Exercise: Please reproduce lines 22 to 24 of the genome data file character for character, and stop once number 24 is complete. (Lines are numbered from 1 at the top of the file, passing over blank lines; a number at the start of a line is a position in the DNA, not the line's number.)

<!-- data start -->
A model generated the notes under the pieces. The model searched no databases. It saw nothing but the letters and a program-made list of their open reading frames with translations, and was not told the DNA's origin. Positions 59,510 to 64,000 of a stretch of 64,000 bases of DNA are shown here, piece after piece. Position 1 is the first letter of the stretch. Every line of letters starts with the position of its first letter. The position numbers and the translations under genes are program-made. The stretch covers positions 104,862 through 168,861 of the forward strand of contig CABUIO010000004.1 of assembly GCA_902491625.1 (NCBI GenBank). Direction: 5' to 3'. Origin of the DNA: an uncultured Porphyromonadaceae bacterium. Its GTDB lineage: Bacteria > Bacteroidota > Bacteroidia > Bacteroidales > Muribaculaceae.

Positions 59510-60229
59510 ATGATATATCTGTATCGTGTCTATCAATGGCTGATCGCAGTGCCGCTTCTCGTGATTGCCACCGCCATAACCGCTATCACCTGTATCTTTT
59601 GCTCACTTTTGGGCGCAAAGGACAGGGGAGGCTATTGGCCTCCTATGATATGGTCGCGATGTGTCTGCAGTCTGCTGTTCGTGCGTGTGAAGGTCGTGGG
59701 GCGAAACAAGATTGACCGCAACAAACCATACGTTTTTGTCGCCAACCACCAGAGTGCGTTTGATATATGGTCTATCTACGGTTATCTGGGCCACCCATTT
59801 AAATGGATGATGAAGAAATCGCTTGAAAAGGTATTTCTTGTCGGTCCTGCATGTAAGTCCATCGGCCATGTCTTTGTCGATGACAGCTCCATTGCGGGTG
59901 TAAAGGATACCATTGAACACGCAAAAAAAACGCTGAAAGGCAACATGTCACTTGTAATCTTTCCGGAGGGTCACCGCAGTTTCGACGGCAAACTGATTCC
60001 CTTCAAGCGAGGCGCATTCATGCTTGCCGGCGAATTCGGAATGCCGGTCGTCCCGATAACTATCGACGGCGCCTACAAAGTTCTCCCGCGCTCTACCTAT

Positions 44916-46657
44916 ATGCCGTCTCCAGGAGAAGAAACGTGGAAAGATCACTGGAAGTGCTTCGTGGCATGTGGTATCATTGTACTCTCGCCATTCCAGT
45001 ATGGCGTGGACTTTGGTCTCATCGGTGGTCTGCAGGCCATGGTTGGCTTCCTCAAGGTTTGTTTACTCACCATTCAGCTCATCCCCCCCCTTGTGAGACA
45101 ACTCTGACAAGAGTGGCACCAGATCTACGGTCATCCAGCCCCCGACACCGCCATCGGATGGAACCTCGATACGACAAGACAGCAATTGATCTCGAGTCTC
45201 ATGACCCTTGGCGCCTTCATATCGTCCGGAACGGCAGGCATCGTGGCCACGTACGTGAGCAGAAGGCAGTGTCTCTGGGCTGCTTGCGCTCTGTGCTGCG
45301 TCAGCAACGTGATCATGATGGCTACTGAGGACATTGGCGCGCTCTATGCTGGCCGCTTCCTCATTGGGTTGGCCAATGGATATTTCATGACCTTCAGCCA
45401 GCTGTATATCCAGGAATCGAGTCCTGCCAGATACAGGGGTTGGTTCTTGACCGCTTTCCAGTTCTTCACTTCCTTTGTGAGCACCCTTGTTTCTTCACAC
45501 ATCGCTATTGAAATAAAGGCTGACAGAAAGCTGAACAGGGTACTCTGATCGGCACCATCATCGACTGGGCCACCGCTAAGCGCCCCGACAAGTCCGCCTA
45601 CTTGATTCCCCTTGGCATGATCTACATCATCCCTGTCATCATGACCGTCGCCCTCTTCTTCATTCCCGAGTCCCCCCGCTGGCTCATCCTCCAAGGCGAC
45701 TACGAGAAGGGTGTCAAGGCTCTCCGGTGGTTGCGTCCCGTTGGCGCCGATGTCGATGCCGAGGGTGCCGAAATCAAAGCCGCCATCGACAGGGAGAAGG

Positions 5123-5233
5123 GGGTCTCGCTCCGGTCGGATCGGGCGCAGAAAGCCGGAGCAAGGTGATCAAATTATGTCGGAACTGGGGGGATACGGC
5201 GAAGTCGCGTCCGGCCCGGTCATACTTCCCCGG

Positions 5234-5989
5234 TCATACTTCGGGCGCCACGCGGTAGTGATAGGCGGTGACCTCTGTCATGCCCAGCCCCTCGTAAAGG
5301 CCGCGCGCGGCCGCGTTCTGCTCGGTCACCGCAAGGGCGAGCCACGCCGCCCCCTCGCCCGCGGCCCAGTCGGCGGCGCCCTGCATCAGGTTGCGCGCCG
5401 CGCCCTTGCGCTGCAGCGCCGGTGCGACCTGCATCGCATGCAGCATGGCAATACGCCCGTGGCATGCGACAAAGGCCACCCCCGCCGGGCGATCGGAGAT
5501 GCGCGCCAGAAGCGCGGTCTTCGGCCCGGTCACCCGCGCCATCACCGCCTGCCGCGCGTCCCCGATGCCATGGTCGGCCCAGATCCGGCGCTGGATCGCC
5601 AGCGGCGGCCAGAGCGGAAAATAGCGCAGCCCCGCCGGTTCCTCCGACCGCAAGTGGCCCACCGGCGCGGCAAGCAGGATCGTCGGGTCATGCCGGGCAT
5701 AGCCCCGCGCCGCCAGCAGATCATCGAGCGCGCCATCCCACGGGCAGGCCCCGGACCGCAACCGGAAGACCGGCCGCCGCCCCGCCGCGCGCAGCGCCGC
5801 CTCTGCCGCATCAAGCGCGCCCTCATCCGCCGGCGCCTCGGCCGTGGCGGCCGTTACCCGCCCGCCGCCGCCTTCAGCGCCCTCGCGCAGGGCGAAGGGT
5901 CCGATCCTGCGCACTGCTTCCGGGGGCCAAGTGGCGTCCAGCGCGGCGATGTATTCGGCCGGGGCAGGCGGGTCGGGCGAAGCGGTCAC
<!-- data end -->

Positions 5234-5989
5234 TCATACTTCGGGCGCCACGCGGTAGTGATAGGCGGTGACCTCTGTCATGCCCAGCCCCTCGTAAAGG
5301 CCGCGCGCGGCCGCGTTCTGCTCGGTCACCGCAAGGGCGAGCCACGCCGCCCCCTCGCCCGCGGCCCAGTCGGCGGCGCCCTGCATCAGGTTGCGCGCCG